PHOENIX, AZ (3TV/CBS 5) - If you're hitting the road this summer, it's a good idea to make sure your vehicle's tires are road ready.
Proper tire inflation is key to good tire safety, especially with our hot temperatures. But some drivers believe there's another trick that may increase your safety, inflating your tires with nitrogen.
"It's going to change the way the car sits on the highway at certain speeds," says Howard Fleischmann, owner of Community Tire Pros, a Valley business that offers Nitrogen.
Fleischmann says, "We got into it many, many years ago and like many, I thought it was a gimmick when it was first introduced to me."
But Fleischmann says it didn't take to long to be convinced that nitrogen, in his opinion, is better than regular air for tire inflation.
"Nitrogen will increase your gas mileage, not significant, but probably over the life of the tire, will probably save you a tank. It will increase your stopping, it will increase your turning because it keeps that constant foot pressure and it will certainly give you longer mileage on your tire," says Fleischmann.
Nitrogen is used in the airline industry as well as race cars.
Car tires are easily identified as containing nitrogen because green caps are usually put on the tip of the tire valve.
But nitrogen generally isn't free. Fleischmann says his stores charge $7.00 per tire for nitrogen, but he claims it's worth it.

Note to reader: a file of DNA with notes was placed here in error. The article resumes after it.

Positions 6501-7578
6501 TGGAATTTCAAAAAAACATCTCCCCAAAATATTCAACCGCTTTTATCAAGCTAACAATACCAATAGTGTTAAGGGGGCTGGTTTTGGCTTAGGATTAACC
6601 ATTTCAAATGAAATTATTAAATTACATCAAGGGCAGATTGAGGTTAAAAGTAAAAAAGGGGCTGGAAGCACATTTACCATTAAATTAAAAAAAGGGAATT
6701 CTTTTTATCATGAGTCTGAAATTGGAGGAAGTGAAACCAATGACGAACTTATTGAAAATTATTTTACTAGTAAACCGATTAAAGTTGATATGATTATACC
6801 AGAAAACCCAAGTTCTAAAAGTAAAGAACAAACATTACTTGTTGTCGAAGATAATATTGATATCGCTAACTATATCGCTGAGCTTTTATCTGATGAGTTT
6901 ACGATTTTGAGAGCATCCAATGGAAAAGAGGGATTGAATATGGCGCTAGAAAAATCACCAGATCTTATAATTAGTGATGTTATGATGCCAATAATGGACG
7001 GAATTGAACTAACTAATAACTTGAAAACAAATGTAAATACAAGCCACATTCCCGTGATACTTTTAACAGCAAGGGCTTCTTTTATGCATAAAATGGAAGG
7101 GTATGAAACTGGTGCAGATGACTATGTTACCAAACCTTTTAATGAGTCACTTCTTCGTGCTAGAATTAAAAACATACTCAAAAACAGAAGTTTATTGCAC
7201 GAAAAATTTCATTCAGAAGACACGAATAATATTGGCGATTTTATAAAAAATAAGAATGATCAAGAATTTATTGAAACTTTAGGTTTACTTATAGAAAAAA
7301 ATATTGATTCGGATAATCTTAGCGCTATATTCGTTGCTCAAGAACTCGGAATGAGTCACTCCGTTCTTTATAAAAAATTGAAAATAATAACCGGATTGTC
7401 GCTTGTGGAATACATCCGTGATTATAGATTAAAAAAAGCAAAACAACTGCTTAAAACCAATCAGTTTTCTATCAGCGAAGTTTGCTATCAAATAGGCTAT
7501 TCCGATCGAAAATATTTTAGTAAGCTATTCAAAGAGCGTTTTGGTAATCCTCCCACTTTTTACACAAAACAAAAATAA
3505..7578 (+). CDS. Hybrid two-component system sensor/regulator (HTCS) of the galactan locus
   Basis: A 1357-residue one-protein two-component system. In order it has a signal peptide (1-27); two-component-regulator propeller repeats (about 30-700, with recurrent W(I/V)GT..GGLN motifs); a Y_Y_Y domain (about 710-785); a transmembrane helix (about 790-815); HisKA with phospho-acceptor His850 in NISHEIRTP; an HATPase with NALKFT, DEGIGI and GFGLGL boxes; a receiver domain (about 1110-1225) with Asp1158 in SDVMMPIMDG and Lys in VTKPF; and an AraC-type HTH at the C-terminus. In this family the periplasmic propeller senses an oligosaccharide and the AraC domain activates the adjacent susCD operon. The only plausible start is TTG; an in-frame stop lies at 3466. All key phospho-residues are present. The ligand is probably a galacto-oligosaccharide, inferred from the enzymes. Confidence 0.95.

"Your first line of defense for safety is your tires," Fleischmann points out.
But some critics say nitrogen is nothing more than a waste of money.
Fleischmann acknowledges regular air in your tires will work, but he says you need to check your tire pressure once a week as opposed to once a month with nitrogen.
Fleischmann explains the science, "It's a bigger molecule, doesn't dissipates through the sidewall."
And if you're planning a drive up north to escape the heat, Fleischmann says having nitrogen filled tires will make a difference.
"Anybody that's in Phoenix is going to start heading up north as soon as it gets really hot down here, so we're going to go from 110-degrees to 70 and that tire pressure, on a regular filled tire is going to change 1 pound for every 10 degree change, OK? Nitrogen won't do that."
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